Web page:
“An internal memo obtained from Memorial Healthcare System reported historical highs of coronavirus patients Friday, including ones who are being treated in intensive care. According to the memo obtained by NBC 6, Memorial reported a high of 476 coronavirus patients, up from 357 a week ago. They also reported 62 COVID-19 patients at ICUs.”
She goes on to report that as of the article written on July 10:
“Zero ICU beds are available at North Shore Medical Center, South Miami Hospital and Doctors Hospital in Miami-Dade County, and at Broward Health North, Plantation General Hospital, Memorial Hospital Miramar and University Hospital and Medical Center in Broward County.”
How will a hurricane evacuation further stress the hospitals during this time?
With staff already working around the clock during a pandemic, will they have the staff available to support an evacuation? Worse yet, could they support hurricane-related illnesses and traumatic injuries requiring medical care? I spoke with several nurses that work in the COVID-19 unit of a prominent South Florida hospital. They advised me they are at maximum capacity, and that the CVICU (Cardiovascular ICU) has once again been turned into another COVID-19 ICU. Every bed except for one (at the time of our conversation) was full of patients who are COVID-19 positive and in need of intensive care treatment. How will these providers meet the increased demands of preparing for hurricanes during COVID-19?
The effects on first responders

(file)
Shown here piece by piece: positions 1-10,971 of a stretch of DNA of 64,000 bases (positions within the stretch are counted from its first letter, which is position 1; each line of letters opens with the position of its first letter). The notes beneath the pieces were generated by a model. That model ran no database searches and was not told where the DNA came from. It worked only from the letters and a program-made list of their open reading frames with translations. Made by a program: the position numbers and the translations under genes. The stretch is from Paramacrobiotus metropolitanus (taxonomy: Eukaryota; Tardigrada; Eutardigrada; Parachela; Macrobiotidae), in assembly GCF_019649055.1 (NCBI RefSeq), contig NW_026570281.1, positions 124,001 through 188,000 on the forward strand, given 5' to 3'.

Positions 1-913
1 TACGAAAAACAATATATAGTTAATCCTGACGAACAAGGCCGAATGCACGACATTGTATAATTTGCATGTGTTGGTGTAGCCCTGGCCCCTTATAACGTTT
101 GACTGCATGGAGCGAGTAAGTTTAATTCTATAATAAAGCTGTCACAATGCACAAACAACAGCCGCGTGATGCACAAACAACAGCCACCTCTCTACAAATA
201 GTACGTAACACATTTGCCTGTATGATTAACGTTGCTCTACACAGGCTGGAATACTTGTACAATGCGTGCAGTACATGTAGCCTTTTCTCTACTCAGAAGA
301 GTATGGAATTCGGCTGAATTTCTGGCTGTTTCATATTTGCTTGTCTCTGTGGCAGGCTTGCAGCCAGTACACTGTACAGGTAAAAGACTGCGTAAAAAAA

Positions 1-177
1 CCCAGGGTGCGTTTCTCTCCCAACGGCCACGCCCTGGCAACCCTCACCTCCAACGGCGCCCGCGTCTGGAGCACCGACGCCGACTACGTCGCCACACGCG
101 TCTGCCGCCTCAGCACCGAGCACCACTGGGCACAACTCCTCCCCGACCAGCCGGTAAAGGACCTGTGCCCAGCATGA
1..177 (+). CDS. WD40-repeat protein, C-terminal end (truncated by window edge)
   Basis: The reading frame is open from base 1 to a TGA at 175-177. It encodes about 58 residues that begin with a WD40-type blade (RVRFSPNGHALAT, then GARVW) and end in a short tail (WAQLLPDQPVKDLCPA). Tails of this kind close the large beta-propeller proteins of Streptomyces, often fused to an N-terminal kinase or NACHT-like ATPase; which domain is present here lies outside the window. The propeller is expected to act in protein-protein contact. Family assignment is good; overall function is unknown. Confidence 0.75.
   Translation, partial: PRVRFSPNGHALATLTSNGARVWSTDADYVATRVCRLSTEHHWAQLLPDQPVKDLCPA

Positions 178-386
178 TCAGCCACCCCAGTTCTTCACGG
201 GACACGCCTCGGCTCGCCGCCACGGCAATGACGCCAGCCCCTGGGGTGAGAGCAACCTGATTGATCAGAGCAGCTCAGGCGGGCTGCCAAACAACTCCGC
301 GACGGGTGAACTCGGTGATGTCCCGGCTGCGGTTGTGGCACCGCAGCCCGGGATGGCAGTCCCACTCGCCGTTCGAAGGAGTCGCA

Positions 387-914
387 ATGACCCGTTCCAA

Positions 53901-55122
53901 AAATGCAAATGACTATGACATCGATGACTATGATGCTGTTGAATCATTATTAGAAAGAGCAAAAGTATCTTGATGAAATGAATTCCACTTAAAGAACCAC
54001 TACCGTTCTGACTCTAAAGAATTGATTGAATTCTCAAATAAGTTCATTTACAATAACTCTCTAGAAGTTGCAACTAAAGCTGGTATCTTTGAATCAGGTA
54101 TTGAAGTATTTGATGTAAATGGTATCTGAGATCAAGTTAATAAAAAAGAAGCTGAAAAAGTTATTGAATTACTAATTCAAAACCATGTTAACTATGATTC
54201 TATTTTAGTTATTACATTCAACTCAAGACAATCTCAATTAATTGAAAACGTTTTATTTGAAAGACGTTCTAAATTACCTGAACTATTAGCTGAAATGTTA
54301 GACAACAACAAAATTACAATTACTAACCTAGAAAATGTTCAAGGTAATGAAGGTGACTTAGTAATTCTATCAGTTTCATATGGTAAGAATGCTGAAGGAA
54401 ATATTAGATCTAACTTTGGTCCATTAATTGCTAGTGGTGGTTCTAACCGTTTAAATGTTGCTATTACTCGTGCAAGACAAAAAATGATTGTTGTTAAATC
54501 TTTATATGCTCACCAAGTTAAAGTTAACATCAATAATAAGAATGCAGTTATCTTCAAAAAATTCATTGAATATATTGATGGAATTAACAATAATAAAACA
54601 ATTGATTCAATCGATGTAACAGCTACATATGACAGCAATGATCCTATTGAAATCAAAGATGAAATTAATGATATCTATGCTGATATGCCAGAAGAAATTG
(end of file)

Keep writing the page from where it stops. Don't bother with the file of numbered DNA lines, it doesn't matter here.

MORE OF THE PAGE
Palm Beach County Fire Rescue Battalion Chief Mike Reece reports the department will make changes to hurricane evacuation plans with COVID-19 on the rise.
“Up-staffing will be a challenge, as during hurricane emergencies we currently add extra personnel to the brush trucks (which are typically not staffed), raising the number of fire fighters to 32. We also put an additional fire fighter on the rescues which are typically staffed with only two firefighters.”
This may present a challenge, as Palm Beach County Fire Rescue has more than 100 employees on “self-quarantine” due to COVID-19. But, Reece reports they have 100 reservists they can call as “auxiliary first responders to help with the situation.”
He went on to explain protocol for evacuation shelters during a hurricane emergency:
“Evacuees will be much more spread out than in previous years. Schools will be used for shelters with enough area to maintain adequate social distancing. Emergency Management will be checking residents as they enter for temperature or other signs of COVID-19.”
The department will incorporate procedures and changes advised in the above-mentioned FEMA COVID-19 Pandemic Operational Guidelines for the 2020 Hurricane Season to current operational guidelines to ensure the safety of residents and staff, Reece said.
With COVID-19 cases increasing again after many states reopened, healthcare resources have already become stressed to capacity. Experts predict this hurricane season will be a harsh one. So, we must wonder how much more healthcare workers, facilities, and resources can accommodate the possible increase in patients and additional safety measures required. The guidelines produced by FEMA are a great start. Finding a way to flatten the curve of the virus will prove helpful. But, we likely won’t know how stressed the system can get until we face with the situation, no matter how much planning we do.